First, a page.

and stately Victorian commercial architecture. This building at Western Street, Blair Arcade, was once a residential hotel, The Angus, and somehow survived the urban renewal craze. It’s now condos, with a coffee shop, bookshop, restaurant, and salon among its commercial tenants.


And finally, a further three blocks east, is Nina Street, one of the last brick-paved streets in the city.

I hope you enjoyed your walking tour. Come visit us and experience the neighborhood!

Published in: on October 31, 2015 at 10:24 pm  Leave a Comment  
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The Kitchen of Our Dreams

In last month’s post about the B&B’s innovative floor washing system, you may have noticed some features unusual for a residential kitchen designed and remodeled just after 1980.

Cooking Area

Like, what’s with the (over?) abundance of appliances?

Well, when we bought this house in 1978, we had five kids, and weren’t ruling out the possibility of a couple more (which happened), and the burnt orange kitchen (with a pantry that took up way too much room) we inherited just wasn’t going to cut it. So Bill (who trained as an engineer) got out his drafting pencils (this was 1980, after all) and designed the kitchen of his dreams, based on logic and reason as well as aesthetics. He wanted it to be beautiful, but above all, it had to be functional. So, he started by figuring out how many meals would be prepared and eaten in that kitchen before he and Katy suffered(?) empty nest syndrome, and came up with 186,000.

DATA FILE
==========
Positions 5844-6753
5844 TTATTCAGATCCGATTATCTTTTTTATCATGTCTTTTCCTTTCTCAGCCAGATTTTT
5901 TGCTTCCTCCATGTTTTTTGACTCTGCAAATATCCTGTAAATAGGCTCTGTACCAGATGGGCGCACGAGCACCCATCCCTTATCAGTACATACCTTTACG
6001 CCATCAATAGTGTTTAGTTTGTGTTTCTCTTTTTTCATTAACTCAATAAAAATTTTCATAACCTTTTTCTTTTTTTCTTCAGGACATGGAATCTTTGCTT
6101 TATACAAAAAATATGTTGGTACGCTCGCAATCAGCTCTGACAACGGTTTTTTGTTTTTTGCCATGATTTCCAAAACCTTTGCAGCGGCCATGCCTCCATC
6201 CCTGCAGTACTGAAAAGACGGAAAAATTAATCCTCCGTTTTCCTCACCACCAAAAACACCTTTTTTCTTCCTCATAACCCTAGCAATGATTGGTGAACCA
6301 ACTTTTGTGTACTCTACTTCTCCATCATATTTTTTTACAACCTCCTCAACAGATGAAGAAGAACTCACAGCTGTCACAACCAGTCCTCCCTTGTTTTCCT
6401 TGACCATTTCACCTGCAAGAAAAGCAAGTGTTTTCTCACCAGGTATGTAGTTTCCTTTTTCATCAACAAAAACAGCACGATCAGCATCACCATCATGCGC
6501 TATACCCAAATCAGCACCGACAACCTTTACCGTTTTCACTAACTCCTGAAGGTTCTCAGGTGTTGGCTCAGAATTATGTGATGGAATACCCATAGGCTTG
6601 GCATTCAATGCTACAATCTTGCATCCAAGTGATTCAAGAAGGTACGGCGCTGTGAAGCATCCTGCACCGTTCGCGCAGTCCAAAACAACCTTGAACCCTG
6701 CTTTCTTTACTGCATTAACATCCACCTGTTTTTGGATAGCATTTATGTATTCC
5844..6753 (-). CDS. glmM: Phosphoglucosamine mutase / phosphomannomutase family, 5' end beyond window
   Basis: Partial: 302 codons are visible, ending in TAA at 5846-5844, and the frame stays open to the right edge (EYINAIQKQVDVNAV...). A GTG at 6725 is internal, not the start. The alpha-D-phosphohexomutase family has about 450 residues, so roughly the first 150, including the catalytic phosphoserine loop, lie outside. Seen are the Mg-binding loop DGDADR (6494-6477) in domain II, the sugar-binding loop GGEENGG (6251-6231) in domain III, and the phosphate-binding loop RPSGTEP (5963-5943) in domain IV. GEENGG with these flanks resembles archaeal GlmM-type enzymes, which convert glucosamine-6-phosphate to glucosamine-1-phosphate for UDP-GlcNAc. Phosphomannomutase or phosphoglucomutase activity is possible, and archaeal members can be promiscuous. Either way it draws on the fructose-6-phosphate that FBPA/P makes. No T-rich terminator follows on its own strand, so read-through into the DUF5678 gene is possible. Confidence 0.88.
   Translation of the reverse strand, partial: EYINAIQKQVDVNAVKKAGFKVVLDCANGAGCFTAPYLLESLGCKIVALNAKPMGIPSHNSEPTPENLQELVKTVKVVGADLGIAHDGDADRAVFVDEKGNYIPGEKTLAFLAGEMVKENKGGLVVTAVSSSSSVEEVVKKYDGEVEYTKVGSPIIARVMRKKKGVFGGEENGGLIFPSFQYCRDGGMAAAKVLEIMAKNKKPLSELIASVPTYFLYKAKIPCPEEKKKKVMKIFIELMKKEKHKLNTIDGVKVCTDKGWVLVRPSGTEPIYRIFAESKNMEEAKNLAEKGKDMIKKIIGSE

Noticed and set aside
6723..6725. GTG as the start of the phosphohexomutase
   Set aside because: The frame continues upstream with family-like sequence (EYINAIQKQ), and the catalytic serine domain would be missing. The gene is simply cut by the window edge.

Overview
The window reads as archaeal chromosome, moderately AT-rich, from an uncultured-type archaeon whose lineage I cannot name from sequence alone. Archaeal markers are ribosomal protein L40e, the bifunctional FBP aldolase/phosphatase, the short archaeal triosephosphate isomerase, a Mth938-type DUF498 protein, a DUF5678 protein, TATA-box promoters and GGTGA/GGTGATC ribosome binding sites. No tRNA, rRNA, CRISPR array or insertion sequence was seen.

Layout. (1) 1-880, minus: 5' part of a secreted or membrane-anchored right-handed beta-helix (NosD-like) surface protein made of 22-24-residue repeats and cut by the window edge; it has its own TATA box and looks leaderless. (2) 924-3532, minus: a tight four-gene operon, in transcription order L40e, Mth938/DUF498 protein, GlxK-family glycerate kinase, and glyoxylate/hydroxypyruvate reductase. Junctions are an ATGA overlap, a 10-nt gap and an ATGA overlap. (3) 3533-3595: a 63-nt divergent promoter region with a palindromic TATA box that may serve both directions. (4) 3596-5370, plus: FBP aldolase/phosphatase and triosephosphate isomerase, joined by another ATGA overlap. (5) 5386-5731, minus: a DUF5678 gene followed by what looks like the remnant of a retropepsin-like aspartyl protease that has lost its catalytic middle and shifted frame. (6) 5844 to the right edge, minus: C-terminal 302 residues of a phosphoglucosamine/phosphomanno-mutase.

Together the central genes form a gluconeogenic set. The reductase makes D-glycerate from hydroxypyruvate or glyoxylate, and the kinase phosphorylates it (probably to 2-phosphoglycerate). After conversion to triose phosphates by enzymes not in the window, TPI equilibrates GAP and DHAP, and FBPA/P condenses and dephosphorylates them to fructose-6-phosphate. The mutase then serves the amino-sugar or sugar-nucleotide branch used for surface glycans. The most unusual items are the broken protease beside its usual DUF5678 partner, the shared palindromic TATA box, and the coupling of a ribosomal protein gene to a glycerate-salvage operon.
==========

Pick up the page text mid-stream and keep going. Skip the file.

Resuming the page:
He figured with a family of 9, 2 stoves, 2 dishwashers and 2 sinks was only practical for a couple of reasons. First, when one inevitably broke down there was a backup (“no washing dishes in bathtubs,” as he says), and second, a larger family needs larger capacity. The two stoves, for instance have been a real blessing on holidays; we don’t have to worry about staging in the ovens and can bake at two different temperatures at the same time. And we get together as a family of 25 or so every Monday night, so two dishwashers are a real help.

He also included a trash compactor, so we wouldn’t be taking the garbage out daily. Given 2 stoves, he built a serious vent hood. The fan is powered by a 3/4 horsepower washing machine motor with 3 speeds built in and has a powered vent on the outside of the house. It’s loud, but really effective, and you don’t have to worry about a draft in the winter.